A Greenport man known to many as “Mr. Scrabble” is now suing the game’s manufacturer for breach of contract, accusing the company of failing to pay him over $1 million in bonuses he was promised for promoting the game.
Fifth Street Productions, a Greenport public relations company owned by John Williams, is seeking damages from Hasbro Inc. for nine years of allegedly missed payments.
The lawsuit, filed in state Supreme Court in New York City, claims that Fifth Street Productions and Mr. Williams “were a critical component in facilitating the growth of the Scrabble board game, which is now sold in over 120 countries, is available in over 25 languages, and more than 150 million sets have been sold worldwide.”
A 2005 contract between the game company and Fifth Street Productions stated that Hasbro would pay Mr. Williams’ company $10,000 for every 1 percent increase in retail sales of Scrabble products each year. But while the contract was renewed through 2013, Mr. Williams was never paid, according to court documents.
Mr. Williams declined to comment on the suit, citing a gag order that forbids him from discussing anything related to Scrabble or Hasbro itself. A Hasbro representative also did not comment on the suit.
“As a matter of corporate policy, Hasbro does not comment on legal matters,” a company spokesperson wrote in an email.
Mr. Williams was named official spokesperson for Scrabble in 1987, the same year he started running the National Scrabble Association. He began working with Hasbro in 1989 after the company bought the rights to Scrabble.
According to court documents, Mr. Williams “immersed himself in the rules of the game” to represent the board game.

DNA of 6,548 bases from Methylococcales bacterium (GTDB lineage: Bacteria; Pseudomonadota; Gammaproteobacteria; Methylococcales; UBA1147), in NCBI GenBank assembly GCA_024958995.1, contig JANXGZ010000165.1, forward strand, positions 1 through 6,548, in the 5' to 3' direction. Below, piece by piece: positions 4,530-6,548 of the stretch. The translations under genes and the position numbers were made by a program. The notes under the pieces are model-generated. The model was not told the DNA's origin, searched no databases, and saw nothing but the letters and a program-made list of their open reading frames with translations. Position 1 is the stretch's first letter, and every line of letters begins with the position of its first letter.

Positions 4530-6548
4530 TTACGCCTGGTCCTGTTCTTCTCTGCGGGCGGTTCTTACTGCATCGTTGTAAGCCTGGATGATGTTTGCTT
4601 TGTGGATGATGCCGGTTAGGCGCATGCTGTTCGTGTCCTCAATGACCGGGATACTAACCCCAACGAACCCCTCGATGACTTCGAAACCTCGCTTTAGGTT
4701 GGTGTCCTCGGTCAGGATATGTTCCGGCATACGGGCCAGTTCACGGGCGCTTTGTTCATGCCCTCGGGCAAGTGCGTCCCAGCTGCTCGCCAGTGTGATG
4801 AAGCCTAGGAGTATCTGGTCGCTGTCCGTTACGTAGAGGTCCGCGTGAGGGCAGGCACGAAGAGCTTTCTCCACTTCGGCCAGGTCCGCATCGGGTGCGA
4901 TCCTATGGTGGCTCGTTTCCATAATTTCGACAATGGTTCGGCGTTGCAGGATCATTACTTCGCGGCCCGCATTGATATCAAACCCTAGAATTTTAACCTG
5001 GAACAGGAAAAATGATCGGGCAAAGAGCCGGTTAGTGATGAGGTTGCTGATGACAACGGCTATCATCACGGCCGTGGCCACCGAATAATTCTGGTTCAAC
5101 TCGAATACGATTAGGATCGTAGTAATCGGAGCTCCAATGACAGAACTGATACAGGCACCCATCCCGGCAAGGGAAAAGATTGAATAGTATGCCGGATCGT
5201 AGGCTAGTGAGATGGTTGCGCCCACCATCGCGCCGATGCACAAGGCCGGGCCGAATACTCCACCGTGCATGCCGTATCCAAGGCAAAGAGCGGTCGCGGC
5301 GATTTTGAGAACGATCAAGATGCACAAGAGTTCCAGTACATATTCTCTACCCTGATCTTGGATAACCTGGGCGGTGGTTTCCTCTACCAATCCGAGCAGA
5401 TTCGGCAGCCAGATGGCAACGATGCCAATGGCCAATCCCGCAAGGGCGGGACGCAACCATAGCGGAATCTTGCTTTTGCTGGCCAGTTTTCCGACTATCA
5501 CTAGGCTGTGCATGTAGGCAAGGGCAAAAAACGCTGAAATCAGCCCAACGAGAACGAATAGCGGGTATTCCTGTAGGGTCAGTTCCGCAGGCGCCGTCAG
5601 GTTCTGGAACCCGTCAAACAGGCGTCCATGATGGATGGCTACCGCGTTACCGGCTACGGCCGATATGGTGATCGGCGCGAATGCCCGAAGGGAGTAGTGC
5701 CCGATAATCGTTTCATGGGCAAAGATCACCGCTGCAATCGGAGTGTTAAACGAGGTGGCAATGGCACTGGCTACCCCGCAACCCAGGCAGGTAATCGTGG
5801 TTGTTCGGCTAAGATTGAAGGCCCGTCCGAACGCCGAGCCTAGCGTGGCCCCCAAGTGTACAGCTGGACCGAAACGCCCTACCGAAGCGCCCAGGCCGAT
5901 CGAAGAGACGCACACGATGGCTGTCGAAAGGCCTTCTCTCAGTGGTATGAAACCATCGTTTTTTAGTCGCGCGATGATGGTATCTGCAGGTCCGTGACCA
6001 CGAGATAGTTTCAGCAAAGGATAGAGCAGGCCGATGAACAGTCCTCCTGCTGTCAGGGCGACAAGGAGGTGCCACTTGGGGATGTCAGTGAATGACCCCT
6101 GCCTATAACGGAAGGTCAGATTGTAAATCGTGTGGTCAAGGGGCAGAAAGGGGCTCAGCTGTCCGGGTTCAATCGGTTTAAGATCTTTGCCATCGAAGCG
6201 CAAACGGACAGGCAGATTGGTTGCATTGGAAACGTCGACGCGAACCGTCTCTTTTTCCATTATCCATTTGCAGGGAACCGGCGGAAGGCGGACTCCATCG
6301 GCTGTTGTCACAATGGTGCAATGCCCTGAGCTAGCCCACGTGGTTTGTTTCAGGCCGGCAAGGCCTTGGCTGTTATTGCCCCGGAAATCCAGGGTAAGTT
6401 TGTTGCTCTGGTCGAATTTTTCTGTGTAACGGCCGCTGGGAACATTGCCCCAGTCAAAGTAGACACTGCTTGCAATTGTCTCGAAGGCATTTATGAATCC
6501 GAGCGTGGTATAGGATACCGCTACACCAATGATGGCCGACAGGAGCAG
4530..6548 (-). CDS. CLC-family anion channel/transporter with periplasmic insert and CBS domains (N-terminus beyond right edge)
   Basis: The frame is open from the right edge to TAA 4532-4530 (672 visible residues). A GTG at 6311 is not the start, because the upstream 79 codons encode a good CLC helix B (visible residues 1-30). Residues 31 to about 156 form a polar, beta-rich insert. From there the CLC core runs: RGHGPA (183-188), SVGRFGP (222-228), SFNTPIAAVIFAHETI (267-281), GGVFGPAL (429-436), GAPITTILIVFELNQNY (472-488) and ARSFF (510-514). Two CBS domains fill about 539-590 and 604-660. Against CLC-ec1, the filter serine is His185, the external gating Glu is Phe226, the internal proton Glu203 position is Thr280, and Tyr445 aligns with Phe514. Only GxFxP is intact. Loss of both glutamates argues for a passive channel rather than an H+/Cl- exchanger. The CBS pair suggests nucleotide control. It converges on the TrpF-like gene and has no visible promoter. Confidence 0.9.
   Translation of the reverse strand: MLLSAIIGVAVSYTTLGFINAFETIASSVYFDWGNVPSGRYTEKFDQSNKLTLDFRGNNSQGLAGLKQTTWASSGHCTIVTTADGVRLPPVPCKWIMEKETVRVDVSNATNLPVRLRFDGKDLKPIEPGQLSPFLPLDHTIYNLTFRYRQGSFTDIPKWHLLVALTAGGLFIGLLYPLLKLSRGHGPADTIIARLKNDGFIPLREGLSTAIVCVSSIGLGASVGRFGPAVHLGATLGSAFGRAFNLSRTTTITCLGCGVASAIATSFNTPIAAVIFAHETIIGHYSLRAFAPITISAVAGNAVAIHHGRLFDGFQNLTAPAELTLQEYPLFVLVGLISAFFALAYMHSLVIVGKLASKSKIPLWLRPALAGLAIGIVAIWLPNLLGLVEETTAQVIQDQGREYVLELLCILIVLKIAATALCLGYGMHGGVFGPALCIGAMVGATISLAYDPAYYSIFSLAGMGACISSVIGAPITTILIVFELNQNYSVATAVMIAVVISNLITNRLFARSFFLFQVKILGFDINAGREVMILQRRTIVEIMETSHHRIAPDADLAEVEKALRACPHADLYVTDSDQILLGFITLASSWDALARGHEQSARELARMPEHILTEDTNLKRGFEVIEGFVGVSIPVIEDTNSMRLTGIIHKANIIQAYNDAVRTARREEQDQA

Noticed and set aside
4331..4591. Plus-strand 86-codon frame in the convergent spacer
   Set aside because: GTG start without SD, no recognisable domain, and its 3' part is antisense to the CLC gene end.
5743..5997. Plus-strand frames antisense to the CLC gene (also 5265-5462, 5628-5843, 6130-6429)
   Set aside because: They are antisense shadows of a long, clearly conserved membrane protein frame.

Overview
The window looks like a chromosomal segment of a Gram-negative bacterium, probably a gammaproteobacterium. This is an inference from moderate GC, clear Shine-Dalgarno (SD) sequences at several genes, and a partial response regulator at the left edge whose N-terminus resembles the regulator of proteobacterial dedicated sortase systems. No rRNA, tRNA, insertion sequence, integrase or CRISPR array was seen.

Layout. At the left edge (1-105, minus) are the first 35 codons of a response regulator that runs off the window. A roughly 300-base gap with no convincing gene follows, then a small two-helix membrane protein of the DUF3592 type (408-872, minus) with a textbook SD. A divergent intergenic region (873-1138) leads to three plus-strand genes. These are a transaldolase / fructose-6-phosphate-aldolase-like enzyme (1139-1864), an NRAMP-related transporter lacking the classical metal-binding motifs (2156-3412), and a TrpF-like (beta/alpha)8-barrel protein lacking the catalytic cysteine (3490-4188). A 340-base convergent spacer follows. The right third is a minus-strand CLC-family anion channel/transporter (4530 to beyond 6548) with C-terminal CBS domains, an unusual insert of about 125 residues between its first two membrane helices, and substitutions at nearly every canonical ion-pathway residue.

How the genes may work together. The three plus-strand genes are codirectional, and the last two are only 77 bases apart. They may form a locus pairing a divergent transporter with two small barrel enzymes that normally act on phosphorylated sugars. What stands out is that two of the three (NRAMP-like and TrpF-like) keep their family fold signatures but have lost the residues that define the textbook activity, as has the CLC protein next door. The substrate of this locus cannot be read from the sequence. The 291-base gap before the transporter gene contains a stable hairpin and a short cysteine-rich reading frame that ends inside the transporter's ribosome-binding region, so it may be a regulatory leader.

He trained under a Scrabble champion to compete at the “expert level,” co-founded the World Scrabble Championship, set up the National School Scrabble Program, wrote a book on the board game, helped produce five Scrabble shows for ESPN and was profiled in a documentary and a New York Times-bestselling book, the lawsuit states.
When Hasbro began creating spin-off games like Scrabble Slam, Scrabble Flash and Scrabble Scramble to Go, Mr. Williams and his company tested them, according to the claim.
Hasbro also took advantage of Scrabble’s popularity to rebrand other board games like Boggle and Scattergories, which, court documents state, are “no different from their predecessor versions except that the new versions now include ‘Scrabble” in the name.”
Mr. Williams promoted the board game until last year, when he and Hasbro split. The National Scrabble Association was shut down that same year after Hasbro took over all marketing efforts for the game.
“We are choosing … to focus on the amazing experience we’ve had over the years promoting the Scrabble brand and spreading the word about the world’s greatest game,” Mr. Williams said in a statement when the association announced its closure last June. “We sincerely thank everyone who has been a part of this effort.”
The bonus clause in Mr. Williams’ contract was included each year through 2013, the suit claims.
Mr. Williams’ argument states that Hasbro used the contract the company had in place with him to control his message as spokesman, pointing to a statement he was forced to recant in 2013.
Hasbro now claims, court papers show, that the contract expired after the first year in 2005 and was never renewed.